I was wavering.
I was stammering, stuttering, and stuck.
No, I wasn’t struggling with a picture book idea. I was struggling with the idea of picture book ideas.
I was looking at my upcoming month–our trip up north, our up-ended schedule, the uprooting possible if we sell our house…and the downside of joining PiBoIdMo this year. (That’s Picture-Book-Idea-Month, a challenge to find an idea every day for 30 days.)
The chances of getting 30 ideas for 30 days was intimidating. But then I read the pre-PiBoIdMo posts, and a few choice guest posters pointed out how, in reality, it only takes one inspiration, one idea, one blink of a light bulb, to make a book.
The idea may come from anywhere. It may take time to germinate. But it won’t germinate until it’s planted and that takes a choice, a determination, a decision.
So I’ve signed up again…and even if my participation is minimal, it won’t be a loss.
It will be a gain.
A book on mini-habits I purchased during last year’s NF4NF conference in Texas is finally being read. I don’t remember who pointed me to this book…perhaps Kristi Holl. Maybe Pat Miller, Kristen Fulton, Steve Swinburne, or Peggy Thomas. But thanks to whomever did. (And to the author, Stephen Guise, Mini-Habits)
The purchase was digital. Yes–out of sight, out of mind–until this year’s conference drew near and prompted me to open the file in my Kindle app.
The read has resulted in my rising early in small, minute increments. Most days now before daylight. I spend time on the deck with coffee, the tablet, the dogs, and time to read scripture and pray.
I decided, after a few days of that mini-habit, to add one other small mini-habit to the habit. Mini-writes. Something small, each day. Something brief, easily achievable. Something easy, delightful, and something that would let me say, “I wrote today.”
The perfect candidate? Haiku.
In perfect form? Nope. Perhaps I took a few liberties, which a poet easily and guiltlessly can, before daylight.
But I wanted to share my small successes, and gathered the first eleven here.
Let me know if you have a favorite. I hope you enjoy them.
morning mists grow thin
as words appear, revisions
of my fading dreams
long night dozes off
and day wake finds me smiling
sipping on my thoughts
my freedom from the form is
yawning pink and blue
a waking summer sky hosts
a ballet of bats
sad willow stands still
but maple’s leaves flutter in
her own dreams of wind
pecker taps a pine
gray flakes of bark flutter down
and beetles cower
fog muffles morning
bats hang hungry in the trees
breakfast past hearing
I chatter chatter
to scampering squirrels above
who pause on tree limbs
garden path disturbed
bricks tilted by the restless,
but slow, toes of trees
a single robin
hopping on a vast green lawn
seeks a worm’s demise
a haiku or two
in hand is worth a dozen
pantoums in the bush
(c) Damon Dean, 2015
Worm Moon whispers sighs
frowns, blows down through her pursed lips.
But frost-cold snow clouds–
unwelcomed winter cousins–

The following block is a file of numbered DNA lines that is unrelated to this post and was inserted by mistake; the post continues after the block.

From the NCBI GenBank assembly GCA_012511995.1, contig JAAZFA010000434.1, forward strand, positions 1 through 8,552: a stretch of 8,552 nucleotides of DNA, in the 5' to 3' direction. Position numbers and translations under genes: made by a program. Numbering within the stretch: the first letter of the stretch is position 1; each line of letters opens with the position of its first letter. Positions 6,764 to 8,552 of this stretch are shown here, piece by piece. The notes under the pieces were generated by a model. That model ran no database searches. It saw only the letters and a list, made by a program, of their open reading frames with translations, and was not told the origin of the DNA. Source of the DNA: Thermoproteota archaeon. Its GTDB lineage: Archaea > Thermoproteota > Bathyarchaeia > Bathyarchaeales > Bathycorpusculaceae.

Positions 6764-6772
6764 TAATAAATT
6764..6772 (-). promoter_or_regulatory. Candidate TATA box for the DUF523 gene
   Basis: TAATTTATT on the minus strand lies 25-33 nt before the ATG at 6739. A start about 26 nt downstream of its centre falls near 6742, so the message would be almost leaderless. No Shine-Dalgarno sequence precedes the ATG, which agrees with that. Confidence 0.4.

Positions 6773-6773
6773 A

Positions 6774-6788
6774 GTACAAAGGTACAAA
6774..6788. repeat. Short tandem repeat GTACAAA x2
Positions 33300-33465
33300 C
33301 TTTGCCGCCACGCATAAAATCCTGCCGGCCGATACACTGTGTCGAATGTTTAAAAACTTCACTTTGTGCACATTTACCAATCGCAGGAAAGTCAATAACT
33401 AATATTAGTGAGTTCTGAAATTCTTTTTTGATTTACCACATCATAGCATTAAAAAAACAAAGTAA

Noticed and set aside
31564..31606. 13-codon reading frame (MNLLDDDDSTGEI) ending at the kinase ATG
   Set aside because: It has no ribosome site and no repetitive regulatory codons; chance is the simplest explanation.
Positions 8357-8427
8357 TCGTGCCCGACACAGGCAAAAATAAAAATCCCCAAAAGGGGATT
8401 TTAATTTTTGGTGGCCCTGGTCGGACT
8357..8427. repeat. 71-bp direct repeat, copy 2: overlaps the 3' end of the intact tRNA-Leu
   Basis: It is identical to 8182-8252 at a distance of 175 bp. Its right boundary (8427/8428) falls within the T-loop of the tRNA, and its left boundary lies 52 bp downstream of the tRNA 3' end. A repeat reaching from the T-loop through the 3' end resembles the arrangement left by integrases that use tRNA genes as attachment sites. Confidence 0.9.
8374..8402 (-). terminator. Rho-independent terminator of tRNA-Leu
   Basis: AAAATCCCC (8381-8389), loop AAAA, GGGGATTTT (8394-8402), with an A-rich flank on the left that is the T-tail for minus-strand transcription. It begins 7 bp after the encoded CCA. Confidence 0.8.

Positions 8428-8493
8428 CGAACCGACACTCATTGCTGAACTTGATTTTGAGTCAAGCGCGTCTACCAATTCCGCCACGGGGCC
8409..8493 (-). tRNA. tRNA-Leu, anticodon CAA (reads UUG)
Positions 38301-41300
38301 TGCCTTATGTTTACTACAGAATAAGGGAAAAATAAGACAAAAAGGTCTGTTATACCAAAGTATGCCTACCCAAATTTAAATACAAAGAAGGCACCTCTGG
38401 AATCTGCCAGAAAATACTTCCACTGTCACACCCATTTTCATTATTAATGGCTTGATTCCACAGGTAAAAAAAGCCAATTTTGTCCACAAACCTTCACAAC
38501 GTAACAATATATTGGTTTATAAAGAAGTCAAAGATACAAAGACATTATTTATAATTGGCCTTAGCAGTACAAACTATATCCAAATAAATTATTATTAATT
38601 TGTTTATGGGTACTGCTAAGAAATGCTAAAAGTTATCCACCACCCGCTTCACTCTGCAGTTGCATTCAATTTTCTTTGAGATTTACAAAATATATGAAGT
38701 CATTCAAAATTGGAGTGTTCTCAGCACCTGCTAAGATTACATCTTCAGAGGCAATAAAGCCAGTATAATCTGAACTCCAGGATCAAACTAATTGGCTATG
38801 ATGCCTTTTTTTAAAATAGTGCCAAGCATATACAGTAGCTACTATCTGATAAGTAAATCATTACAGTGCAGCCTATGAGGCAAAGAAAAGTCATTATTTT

stay. No dirt will stir tonight.
© Damon Dean 2015
I am participating this month in a challenge hosted by Michelle Heidenrich Barnes at TodaysLittleDitty.com . The challenge issued from her guest author Margarita Engle is to write a tanka on any topic.
But specifically Engle asks us to “Seek the resonance that enters a poem only when it is touched by the stillness of nature
My last book for the 14:14 Challenge is not your ordinary ‘ribbit.’
author Brenda Guiberson
illustrator Gennady Spirin
(1,375 words, AR Reading Level 4.5)
Lush in the color and detail of Spirin’s illustration, this picture book is also rich in language with Guiberson’s lyrical approach to the lives of frogs. Like most good non-fiction works, the focus is narrowed to a particular aspect, in this case, frog song.
First, what kid–any age between 2 and 62–wouldn’t grab a book with a cover like this off the shelf and hop to the first cozy lily-pad to read about a big red frog? I did.
Furthermore, consider the opening page, full of word play:
Frogs have a song for trees, bogs, burrows, and logs. When frogs have enough moisture to keep gooey eggs, squirmy tadpoles, and hoppity adults from drying out, they can sing almost anywhere. Croak! Ribbit! Bzzzt! Plonk! Brack! Thrum-rum!
Their songs are printed in various fonts, splayed across colorful habitat backgrounds.
Word play features such as onomatopoeia, assonance, metaphor, alliteration, consonance…all are in place in this book. After all, it’s a book about swamp music. Sound is the main character.
Kids will love the uncommon behavior of some of these amphibians, but will also have fun ‘performing’ the various calls that appear on every page. I did.
This book is an exemplary model of how story elements such as word play can be used to elevate non-fiction above the simplicity of bare facts. If you find this book, I hope you’ll enjoy it as much as I did.
(See a list of other reviewers’ posts in Christi’s latest post at Write Wild.)